Our hypothesis is rejected for the study on the correlations between alcohol intake and the phases of the moon. There could be many explanations for this. Only females returned their surveys, therefore only females were surveyed. The completion of surveys alone was a factor that could have easily swayed the results. Stereotypically, the people who completed the surveys are those who are responsible people. These may in fact be the same people who may not drink, or have different drinking patterns than those who are not as responsible. There is no way for us to be able to gauge this. Because Miami is a college, drinking is concentrated more on weekends and is not uniform over all days. Because only 24 surveys were returned, and only 4 were from main campus, the data represents primarily Western campus. While the alcohol and activity data was statistically insignificant, it is entirely possible that not enough data was taken. More surveys of a broader base of people should be taken in the future.

In our study, we also found no significant correlation between the types of social interaction and the phases of the moon. Since we didnít collect a large amount of data, we may not have been able to find accurate results.

There are other problems with our study in general. The days that fell into the selected moons that we collected data from included days in which activities were confined for students like midterms, Thanksgiving, and Parents Weekend. During these times, caused by no part of the moon phases, students were more likely to spend time alone working or with their families. They would also be less likely to drink during these times. In order to eliminate these kinds of problems, we could have studied students from different universities and non-students as well. This would eliminate these limiting days over the entire sampling population.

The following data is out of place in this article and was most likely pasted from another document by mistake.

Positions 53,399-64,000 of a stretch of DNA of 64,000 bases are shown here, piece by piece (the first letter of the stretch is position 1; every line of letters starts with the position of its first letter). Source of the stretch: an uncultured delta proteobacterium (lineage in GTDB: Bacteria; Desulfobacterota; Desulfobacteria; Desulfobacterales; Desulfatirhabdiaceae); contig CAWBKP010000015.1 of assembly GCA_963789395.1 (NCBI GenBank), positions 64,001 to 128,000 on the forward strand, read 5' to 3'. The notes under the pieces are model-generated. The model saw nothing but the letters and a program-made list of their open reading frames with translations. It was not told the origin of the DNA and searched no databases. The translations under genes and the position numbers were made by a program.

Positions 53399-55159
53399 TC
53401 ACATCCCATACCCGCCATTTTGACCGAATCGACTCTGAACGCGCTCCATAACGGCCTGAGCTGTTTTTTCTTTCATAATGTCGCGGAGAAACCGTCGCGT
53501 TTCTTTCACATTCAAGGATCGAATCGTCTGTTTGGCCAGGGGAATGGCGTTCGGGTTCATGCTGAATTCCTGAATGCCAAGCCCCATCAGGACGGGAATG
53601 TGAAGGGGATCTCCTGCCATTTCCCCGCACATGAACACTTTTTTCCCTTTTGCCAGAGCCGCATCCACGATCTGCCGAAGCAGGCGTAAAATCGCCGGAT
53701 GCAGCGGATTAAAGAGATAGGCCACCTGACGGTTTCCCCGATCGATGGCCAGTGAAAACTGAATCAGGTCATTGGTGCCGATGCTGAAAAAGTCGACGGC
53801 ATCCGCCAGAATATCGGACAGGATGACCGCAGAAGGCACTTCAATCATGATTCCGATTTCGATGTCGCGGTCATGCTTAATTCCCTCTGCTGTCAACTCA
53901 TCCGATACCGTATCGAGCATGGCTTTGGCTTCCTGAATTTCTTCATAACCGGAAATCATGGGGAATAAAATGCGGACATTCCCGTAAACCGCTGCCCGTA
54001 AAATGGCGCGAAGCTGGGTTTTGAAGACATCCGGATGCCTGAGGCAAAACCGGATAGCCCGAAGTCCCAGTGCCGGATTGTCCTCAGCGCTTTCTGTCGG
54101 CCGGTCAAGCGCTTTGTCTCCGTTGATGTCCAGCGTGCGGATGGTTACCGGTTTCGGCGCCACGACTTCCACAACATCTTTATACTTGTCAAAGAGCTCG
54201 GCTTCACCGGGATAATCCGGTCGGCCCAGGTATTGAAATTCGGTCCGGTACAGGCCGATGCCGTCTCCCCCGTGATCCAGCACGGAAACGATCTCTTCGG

The correlation between moon phase and group size has many implications. Miami could sponsor their activities during the new moon to ensure greater attendance. Because of the nature of large groups on a university campus, they are likely to be found at parties. Added police could be put on duty on nights of the new moon, and less on full moon nights.

In conclusion, we found it interesting that group activity among Miami females was correlated to the lunar cycle. We would like to know the biological mechanisms that maintain this correlation. As a group, we have gained respect for surveys because of the amount of time that is required to produce data, and analyze it.

Works Cited

Biological Rhythms: Implications for the Worker. Office of Technology Assessment. Sept. 1991, 29-34.


Brown, B. Stress and the Art of Biofeedback. New York: Harper & Row, 1977.


DeCastro, John M.; Pearcey, Sharon M. Lunar Rhythms of the Meal and Alcohol Intake of Humans. Psychology and Behavior. Vol. 57, No. 3, 439-444. 1995.


La Bar, G.W.; J.A. Hernando Casal; C.F. Delgado. Local Movement and inshore population size of European eels. Env. Bio. Fish. 19:111-117.


Lamonthe, Peter J.; Gallagher, Mary; Chivers, Douglas; Moring, John R. Homing and Movement of yellow-phase American eels in freshwater ponds. Environmental Biology of Fishes. 58: 393-399. 2000.


Lieber, Arnold L. M.D. The Lunar Effect. Garden City, NY: Doubleday; 1978.


Moore-Ede, M.C.; Sulzman, F.M.; Fuller, C.A.; The Clocks That Time Us. Cambridge, MA: Harvard University Press, 1982.


Nelson, R.E. Mechanisms of Seasonal Cycles of Behavior. Annual Review of Psychology. 41:81-108; 1990.


Zastrow, Charles; Kirst-Ashman, Karen. Understanding Human Behavior and the Social Environment. Chicago: Nelson-Hall; 1994. 458-9.